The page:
TUSD School News Roll Call, Feb

F
E
E
R
Education + Communication = A Better Nation
Covering the Tustin Unified School District
Volume 11, Issue 51
www.SchoolNewsRollCall.com
February / March 2015
TUSD Holds First Middle School Robotics Competition
Pioneer Middle School’s winning Robotics Team includes, from left, teacher-coach Matt Ireland and students Daniel Bui, Mehek Nirula,
Bryan Huckleberry, Ryan Steinman (holding robot), Aidan Petrie, Harsheta Cavale, Alan Onuma and Jason Tran.
Not pictured: Alex Schweich. (please see story on page 31)
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‘TUSD Connect’ Supports Student Learning
In Touch with TUSD
TUSD Connect – the District’s
instructional initiative – is well under way!
The three components of TUSD Connect
(rigorous standards, engaging instructional
strategies, supported by technology) are in
abundant evidence throughout the District.
TUSD Connect represents a significant change
Gregory A.
to most teacher and school practices that will
Franklin, Ed. D.
take time to fully implement at the expert
Superintendent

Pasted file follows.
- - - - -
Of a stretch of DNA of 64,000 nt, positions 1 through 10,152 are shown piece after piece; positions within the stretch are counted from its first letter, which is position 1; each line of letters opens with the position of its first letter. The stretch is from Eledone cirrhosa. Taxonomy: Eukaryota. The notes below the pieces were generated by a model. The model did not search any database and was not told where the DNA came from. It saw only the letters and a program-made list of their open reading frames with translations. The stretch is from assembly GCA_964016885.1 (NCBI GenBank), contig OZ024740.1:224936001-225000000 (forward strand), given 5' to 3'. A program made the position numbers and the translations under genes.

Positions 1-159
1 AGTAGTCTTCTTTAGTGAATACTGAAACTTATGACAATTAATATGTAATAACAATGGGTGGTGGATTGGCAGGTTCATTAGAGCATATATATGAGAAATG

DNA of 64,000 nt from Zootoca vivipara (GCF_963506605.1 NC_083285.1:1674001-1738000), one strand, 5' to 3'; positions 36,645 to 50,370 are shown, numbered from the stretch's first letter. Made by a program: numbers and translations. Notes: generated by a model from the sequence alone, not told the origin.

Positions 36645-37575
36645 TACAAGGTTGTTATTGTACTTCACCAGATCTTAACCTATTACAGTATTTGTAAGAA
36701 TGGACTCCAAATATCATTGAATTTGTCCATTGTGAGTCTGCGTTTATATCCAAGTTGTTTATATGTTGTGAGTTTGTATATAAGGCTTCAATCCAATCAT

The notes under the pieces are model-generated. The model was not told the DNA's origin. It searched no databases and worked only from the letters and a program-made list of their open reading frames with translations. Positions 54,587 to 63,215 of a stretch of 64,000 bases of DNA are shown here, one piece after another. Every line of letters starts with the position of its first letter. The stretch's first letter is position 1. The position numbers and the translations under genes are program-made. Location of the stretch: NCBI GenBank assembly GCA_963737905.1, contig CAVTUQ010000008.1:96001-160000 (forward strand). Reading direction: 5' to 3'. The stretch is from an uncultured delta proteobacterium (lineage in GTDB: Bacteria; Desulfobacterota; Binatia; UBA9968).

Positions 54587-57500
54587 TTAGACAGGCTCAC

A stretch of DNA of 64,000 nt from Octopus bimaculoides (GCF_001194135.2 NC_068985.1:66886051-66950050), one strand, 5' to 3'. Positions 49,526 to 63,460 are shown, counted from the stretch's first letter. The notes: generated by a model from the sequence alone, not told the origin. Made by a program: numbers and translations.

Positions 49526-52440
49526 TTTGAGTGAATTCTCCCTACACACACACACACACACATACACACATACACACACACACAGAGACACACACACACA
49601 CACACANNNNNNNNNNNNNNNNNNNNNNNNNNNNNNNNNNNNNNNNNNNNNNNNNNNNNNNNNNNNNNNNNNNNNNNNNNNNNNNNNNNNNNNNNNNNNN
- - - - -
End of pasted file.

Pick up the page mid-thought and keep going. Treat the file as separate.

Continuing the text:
level. Similarly, MEASURING this change
in instruction and student learning is very difficult and we
should all be prepared for the new scores that it generates.
The new statewide assessment system to measure
progress on the Common Core State Standards has been
named CAASPP, but many people refer to it as the SBAC
(Smarter Balance Assessment Consortium) because SBAC
is the organization that created the tests. It differs from the
old STAR testing in a couple of significant ways.
The Common Core State Standards include much of the
same content as the standards developed in 1997; however,
there is a much stronger emphasis on critical thinking and
students’ ability to apply their knowledge. The new SBAC
assessments are attempting to measure these important
differences. While the Standardized Testing and Reporting
(STAR) tests measured what students knew in relationship
to the 1997 state standards, the CAASPP measures
student thinking and learning of the new Common Core
State Standards. Since the two testing systems measure
progress toward a different set of standards, the results
cannot be compared.
In addition, the CAASPP is comprised of very complex
test items in an attempt to measure how students think
and how they can apply what they know. As an example of
how much more complex the new testing is compared to
the old STAR testing, there are SIXTEEN different types
of test questions on the CAASPP, while the STAR had
only one – multiple choice. The single fact that multiple